CAN’T WE TALK ABOUT SOMETHING MORE PLEASANT?

A Memoir

Roz Chast

Through words and illustrations, with evident pain and remarkable humor, Roz Chast revisits the struggle she went through with her aging parents as their physical and mental abilities gradually declined and they eventually became unable to care for themselves.

Through words and illustrations, with evident pain and remarkable humor, Roz Chast revisits the struggle she went through with her aging parents as their physical and mental abilities gradually declined and they eventually became unable to care for themselves.

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  • Bloomsbury USA
  • Hardcover
  • May 2014
  • 240 Pages
  • 9781608198061

Buy the Book

$28.00

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  • Bloomsbury USA
  • Paperback
  • September 2016
  • 240 Pages
  • 9781632861016

Buy the Book

$19.00

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About Roz Chast

Roz Chast grew up in Brooklyn. She has been a cartoonist for the New Yorker since 1978, and has written and illustrated several books. Can’t We Talk About Something More Pleasant? won the 2014 National Book Critics Circle Award, the 2014 Kirkus Prize in nonfiction, and was a finalist for the National Book Award. It was also named one of the Best Books of 2014 by more than fifty media outlets, including People, Oprah.com, and National Public Radio.

Praise

“This extraordinarily honest, searing and hilarious graphic memoir captures (and helps relieve) the unbelievable stress that results when the tables turn and grown children are left taking care of their parents.”—San Francisco Chronicle

“Gut-wrenching and laugh-aloud funny. I want to recommend it to everyone I know who has elderly parents, or might have them someday.” —Milwaukee Journal Sentinel

“One of the great autobiographical memoirs of our time.”—Buffalo News

Discussion Questions

1. Have you had a similar discussion with your parents and/or children about aging and long-term care plans? What was the result? At what age do you think parents and children should have this conversation?

2. Which part(s) of the book, if any, could you relate to the most? Did you find yourself empathizing more with George and Elizabeth, or Roz? Did this change as you progressed through the book?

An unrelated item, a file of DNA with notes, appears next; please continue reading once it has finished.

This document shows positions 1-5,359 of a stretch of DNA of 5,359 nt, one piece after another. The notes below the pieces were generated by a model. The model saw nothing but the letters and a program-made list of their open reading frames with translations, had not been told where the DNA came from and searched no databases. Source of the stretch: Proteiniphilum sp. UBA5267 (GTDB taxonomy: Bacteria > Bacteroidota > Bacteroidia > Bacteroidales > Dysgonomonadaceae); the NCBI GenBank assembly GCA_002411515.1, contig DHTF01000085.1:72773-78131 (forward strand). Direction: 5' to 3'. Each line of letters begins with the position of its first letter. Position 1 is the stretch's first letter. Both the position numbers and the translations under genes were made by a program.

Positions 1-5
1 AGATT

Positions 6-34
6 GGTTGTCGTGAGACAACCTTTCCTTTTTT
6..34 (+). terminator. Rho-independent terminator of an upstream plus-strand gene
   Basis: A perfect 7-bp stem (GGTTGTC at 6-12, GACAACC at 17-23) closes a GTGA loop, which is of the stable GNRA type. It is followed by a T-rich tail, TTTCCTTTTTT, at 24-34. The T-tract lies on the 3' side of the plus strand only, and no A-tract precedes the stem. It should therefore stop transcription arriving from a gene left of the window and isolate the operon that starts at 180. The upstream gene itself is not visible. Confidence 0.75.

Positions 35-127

3. Which aspects of the role reversal Chast depicts—the child assuming a caretaker role—were the most striking to you? What emotions did you experience as you were reading about the challenges Roz, George, and Elizabeth all faced?

4. Whose experience is more frightening to you—George and Elizabeth’s, or Roz’s?

5. Which parts of the memoir made you laugh? Which made you cry? Did Chast’s use of humor surprise you? Do you think it’s necessary or inappropriate to approach this type of subject with humor?

6. Did your perceptions of George and Elizabeth as parents, spouses, and people in general change as the book went on? If so, in what ways?

7. In your opinion, what is the greatest loss that George and Elizabeth experience as they age?

8. Have you considered your own end-of-life plans? Why or why not? Was the book informational for you, and if so, what did you learn? Has reading this book changed your thinking about your own end-of-life care?

9. What is your opinion of Roz’s decision to keep her parents’ ashes in her closet?

10. Chast discusses at length her complicated feelings regarding her mother, and how her relationship with her mother differed greatly from the one she had with her father. Do you think this has an impact on Roz’s approach to her parents’ end-of-life care? Do you think Elizabeth was a good mother? Do you think Roz was a good daughter?

11. Toward the end of the book, Roz struggles with the financial cost of her mother’s care, compounded by the fact that she’s “not living and not dying.” What are your views regarding this hardship, and her mother’s condition?